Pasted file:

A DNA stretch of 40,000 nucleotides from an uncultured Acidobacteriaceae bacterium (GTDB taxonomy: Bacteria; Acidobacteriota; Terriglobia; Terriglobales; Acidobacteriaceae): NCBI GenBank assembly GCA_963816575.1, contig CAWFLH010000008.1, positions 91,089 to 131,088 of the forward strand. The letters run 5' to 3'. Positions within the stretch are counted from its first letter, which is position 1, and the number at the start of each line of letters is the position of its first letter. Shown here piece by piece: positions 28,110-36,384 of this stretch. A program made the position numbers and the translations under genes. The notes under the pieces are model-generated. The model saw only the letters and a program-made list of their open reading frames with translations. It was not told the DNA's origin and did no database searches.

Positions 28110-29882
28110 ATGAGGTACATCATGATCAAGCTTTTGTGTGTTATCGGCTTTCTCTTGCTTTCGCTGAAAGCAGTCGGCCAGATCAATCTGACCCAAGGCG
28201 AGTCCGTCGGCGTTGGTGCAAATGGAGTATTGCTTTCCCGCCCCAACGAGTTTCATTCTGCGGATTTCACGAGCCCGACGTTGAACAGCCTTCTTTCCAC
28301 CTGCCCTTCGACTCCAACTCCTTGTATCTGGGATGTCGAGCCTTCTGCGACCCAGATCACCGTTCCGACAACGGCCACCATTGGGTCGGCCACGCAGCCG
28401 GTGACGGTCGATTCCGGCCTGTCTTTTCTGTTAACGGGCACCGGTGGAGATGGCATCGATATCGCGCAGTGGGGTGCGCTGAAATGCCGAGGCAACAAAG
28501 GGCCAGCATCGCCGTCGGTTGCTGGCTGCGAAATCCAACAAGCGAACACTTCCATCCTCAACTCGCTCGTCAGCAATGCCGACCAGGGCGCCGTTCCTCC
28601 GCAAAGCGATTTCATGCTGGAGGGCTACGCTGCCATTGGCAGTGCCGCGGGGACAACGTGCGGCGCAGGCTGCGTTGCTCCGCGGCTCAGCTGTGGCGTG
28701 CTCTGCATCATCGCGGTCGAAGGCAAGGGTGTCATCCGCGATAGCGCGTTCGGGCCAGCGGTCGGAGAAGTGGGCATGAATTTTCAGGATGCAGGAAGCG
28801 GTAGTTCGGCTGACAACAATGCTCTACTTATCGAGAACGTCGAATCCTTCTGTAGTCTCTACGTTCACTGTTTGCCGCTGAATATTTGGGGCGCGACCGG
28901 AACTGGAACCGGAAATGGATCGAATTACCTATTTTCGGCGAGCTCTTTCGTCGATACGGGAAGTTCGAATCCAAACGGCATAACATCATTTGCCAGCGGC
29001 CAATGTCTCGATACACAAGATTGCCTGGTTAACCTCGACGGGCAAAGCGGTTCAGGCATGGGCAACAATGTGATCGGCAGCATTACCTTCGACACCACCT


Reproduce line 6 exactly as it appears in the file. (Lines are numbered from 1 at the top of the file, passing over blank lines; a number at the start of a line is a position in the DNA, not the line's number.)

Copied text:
28401 GTGACGGTCGATTCCGGCCTGTCTTTTCTGTTAACGGGCACCGGTGGAGATGGCATCGATATCGCGCAGTGGGGTGCGCTGAAATGCCGAGGCAACAAAG